Dear T-Mobile: I Want to Love You But I Can’t

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Dear T-Mobile,

I live in a suburb of Philadelphia. It’s a highly-populated area, though just a few miles down the road it becomes a bit rural. A couple of years ago, I decided to switch to your network. I liked what you were doing to upgrade to HSPA+, and you had some very affordable plan choices. But my stint on your network didn’t last long: I quickly witnessed the downside to being on America’s smallest carrier. Coverage in and around town was poor. I would drop down to EDGE often, and whereas on AT&T I would normally have full bars, with you, that just wasn’t the case.

So, I switched back to AT&T, having to pay a bit more per monthly, but my coverage became much more reliable (except for in highly populated areas like Las Vegas and New York, or at sporting events and concerts; that’s another topic). I didn’t really care to look into Sprint or Verizon, because at the time, their 3G EVDO networks only provided 1-2mbps down, while AT&T’s HSDPA could clock in a solid 3-5mbps.

And being on AT&T has been good. Today, in my area, I get LTE most of the time with fantastic 15-35mbps speeds. And even when I don’t get LTE, I fall back to HSPA+ and get throughput that is plenty fast. And although Verizon has a bigger LTE network, I don’t like that when LTE isn’t available, the user is relegated to EVDO (with those paltry 1-2mbps speeds). That’s just not fast enough.

But you haven’t been standing still, T-Mobile. You’ve been adding towers. You’ve been upgrading your HSPA+ network to 42mbps in some markets in order to, in some cases, compete with LTE from the other three carriers. And I like your advertising! And your selection of devices is pretty great, too. I also still like how your rate plans are a bit more affordable than the other carriers, and how you still know the meaning of “unlimited data.”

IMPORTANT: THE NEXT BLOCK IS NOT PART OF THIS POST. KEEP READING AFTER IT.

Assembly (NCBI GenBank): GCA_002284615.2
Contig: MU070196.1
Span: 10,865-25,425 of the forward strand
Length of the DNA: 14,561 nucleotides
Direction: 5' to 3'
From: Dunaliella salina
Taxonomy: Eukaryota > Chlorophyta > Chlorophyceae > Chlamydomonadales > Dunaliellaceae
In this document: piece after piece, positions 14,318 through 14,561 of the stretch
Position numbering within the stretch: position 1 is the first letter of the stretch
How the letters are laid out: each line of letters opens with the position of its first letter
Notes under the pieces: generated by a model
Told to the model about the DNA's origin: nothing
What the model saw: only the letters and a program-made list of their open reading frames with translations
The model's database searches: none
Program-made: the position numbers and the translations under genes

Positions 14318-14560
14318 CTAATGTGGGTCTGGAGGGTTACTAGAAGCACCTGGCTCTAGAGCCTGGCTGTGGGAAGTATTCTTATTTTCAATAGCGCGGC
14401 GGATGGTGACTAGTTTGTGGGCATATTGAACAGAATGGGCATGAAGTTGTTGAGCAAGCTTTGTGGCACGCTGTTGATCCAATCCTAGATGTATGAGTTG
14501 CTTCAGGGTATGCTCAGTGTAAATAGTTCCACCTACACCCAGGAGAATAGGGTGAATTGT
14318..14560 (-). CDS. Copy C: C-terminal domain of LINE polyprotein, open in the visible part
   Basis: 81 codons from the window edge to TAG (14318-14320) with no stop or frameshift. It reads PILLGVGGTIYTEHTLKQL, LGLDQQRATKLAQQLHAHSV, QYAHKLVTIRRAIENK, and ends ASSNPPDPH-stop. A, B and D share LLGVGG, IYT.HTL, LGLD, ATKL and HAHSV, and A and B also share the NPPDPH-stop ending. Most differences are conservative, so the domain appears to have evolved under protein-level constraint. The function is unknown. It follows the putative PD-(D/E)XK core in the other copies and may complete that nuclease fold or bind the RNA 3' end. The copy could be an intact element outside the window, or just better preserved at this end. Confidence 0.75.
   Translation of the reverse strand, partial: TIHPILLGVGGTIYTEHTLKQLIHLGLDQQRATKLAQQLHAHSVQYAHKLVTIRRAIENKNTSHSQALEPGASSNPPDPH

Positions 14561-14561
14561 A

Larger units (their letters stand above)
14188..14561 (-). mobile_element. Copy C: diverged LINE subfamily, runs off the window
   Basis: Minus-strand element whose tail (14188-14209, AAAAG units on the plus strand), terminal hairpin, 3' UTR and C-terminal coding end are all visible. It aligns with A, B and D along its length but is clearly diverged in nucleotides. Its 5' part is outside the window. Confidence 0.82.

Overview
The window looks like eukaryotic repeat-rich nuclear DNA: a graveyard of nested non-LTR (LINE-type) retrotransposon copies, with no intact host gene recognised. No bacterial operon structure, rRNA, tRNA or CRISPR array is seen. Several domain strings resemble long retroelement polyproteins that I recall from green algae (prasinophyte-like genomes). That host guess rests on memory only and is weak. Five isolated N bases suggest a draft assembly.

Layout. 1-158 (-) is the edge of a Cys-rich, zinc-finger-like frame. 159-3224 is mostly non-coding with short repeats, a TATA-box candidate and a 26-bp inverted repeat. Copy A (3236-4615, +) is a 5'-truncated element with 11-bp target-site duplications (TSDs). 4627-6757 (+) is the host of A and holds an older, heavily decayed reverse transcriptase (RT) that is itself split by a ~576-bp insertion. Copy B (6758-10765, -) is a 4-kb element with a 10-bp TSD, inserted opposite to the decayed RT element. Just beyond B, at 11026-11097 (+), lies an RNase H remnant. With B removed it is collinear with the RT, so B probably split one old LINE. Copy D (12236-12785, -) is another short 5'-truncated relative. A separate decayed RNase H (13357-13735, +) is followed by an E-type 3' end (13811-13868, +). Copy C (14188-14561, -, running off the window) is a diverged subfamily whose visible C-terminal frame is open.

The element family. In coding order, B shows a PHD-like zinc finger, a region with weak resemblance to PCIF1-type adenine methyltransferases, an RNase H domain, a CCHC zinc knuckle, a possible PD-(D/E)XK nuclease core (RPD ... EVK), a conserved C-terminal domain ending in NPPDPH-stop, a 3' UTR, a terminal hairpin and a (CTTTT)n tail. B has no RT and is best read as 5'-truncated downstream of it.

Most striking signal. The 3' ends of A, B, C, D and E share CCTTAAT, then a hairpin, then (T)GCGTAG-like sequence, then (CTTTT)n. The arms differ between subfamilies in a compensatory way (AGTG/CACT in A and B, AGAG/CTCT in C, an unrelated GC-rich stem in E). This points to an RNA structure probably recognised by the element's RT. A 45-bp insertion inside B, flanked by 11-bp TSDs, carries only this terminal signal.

So, recently I decided to give you another chance when I received a review unit for a T-Mobile smartphone. I turned on the phone in my office, and saw some magenta color. I was excited by the prospect of testing your improvements from the past couple of years. But then I ran into the first problem. In my office, which is on the top floor of an office building, I got EDGE data speeds with only two bars. I peered at the AT&T phone in my pocket, which was on LTE at the time, and I had full bars.

As soon as I left the office, I got a “4G” badge, indicating that I was on your HSPA+ network. I opened up SpeedTest.net and did a test. The app showed 2mbps. Curious about how much better than that this particular smartphone could do, I ran about a dozen tests in various places over the subsequent 24 hours. The results? In some spots I got 1mbps. In some spots, I got a pretty quick 10mbps. And in some spots, I got EDGE. And all the while my signal strength averaged one to two out of four bars, whereas on AT&T, Verizon, and Sprint, I get three to four bars most of the time. That’s disappointing. As mentioned, I live in a populated suburb of Philadelphia. I’m not out in the boonies.

Of course, it’s possible that you have yet to invest fully in my area, T-Mobile, explaining the sub-bar signal strength, the widely variable data speeds, and even the occasional jump to the dreaded EDGE. But I don’t think my experience is unique.

T-Mobile: I want to love you but I can’t.

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About The Author
Brandon Miniman
Brandon is a graduate from the Villanova School of Business, located near Philadelphia, PA. He's been a technology writer since 2002, and, in 2005, became Editor-in-Chief of Pocketnow, a then Windows Mobile-focused website. He has since helped to transition Pocketnow into a top-tier smartphone and tablet publication. He's so obsessed with technology that he once entered a candle store and asked if they had a "new electronics" scent. They didn't.